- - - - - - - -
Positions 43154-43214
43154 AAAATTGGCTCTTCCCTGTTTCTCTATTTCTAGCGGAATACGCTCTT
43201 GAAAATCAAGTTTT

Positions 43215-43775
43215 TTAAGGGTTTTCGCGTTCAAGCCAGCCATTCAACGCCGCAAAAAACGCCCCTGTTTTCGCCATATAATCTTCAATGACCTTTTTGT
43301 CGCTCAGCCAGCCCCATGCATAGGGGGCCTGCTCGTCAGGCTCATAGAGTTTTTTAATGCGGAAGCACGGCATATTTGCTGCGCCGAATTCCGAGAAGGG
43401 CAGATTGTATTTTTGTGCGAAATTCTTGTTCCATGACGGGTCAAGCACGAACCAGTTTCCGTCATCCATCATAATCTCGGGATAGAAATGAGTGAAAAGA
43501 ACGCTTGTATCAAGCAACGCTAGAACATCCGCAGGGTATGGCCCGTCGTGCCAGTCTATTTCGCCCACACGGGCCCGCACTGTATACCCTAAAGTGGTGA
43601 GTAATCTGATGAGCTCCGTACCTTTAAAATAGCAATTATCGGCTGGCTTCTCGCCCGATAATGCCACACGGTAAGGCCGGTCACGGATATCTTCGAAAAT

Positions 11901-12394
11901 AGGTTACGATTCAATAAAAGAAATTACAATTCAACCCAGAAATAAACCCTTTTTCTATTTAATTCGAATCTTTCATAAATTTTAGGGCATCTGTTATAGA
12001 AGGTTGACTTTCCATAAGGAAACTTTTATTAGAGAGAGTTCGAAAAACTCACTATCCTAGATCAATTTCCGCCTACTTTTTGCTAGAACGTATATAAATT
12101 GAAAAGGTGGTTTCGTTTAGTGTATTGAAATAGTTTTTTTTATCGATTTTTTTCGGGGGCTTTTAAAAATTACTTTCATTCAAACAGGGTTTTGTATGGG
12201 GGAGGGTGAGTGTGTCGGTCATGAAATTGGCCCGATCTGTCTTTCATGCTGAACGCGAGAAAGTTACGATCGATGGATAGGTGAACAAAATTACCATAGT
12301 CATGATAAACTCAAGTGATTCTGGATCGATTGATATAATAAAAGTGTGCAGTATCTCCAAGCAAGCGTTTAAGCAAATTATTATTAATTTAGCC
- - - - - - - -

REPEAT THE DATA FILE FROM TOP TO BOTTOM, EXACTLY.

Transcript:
Positions 43154-43214
43154 AAAATTGGCTCTTCCCTGTTTCTCTATTTCTAGCGGAATACGCTCTT
43201 GAAAATCAAGTTTT

Positions 43215-43775
43215 TTAAGGGTTTTCGCGTTCAAGCCAGCCATTCAACGCCGCAAAAAACGCCCCTGTTTTCGCCATATAATCTTCAATGACCTTTTTGT
43301 CGCTCAGCCAGCCCCATGCATAGGGGGCCTGCTCGTCAGGCTCATAGAGTTTTTTAATGCGGAAGCACGGCATATTTGCTGCGCCGAATTCCGAGAAGGG
43401 CAGATTGTATTTTTGTGCGAAATTCTTGTTCCATGACGGGTCAAGCACGAACCAGTTTCCGTCATCCATCATAATCTCGGGATAGAAATGAGTGAAAAGA
43501 ACGCTTGTATCAAGCAACGCTAGAACATCCGCAGGGTATGGCCCGTCGTGCCAGTCTATTTCGCCCACACGGGCCCGCACTGTATACCCTAAAGTGGTGA
43601 GTAATCTGATGAGCTCCGTACCTTTAAAATAGCAATTATCGGCTGGCTTCTCGCCCGATAATGCCACACGGTAAGGCCGGTCACGGATATCTTCGAAAAT

Positions 11901-12394
11901 AGGTTACGATTCAATAAAAGAAATTACAATTCAACCCAGAAATAAACCCTTTTTCTATTTAATTCGAATCTTTCATAAATTTTAGGGCATCTGTTATAGA
12001 AGGTTGACTTTCCATAAGGAAACTTTTATTAGAGAGAGTTCGAAAAACTCACTATCCTAGATCAATTTCCGCCTACTTTTTGCTAGAACGTATATAAATT
12101 GAAAAGGTGGTTTCGTTTAGTGTATTGAAATAGTTTTTTTTATCGATTTTTTTCGGGGGCTTTTAAAAATTACTTTCATTCAAACAGGGTTTTGTATGGG
12201 GGAGGGTGAGTGTGTCGGTCATGAAATTGGCCCGATCTGTCTTTCATGCTGAACGCGAGAAAGTTACGATCGATGGATAGGTGAACAAAATTACCATAGT
12301 CATGATAAACTCAAGTGATTCTGGATCGATTGATATAATAAAAGTGTGCAGTATCTCCAAGCAAGCGTTTAAGCAAATTATTATTAATTTAGCC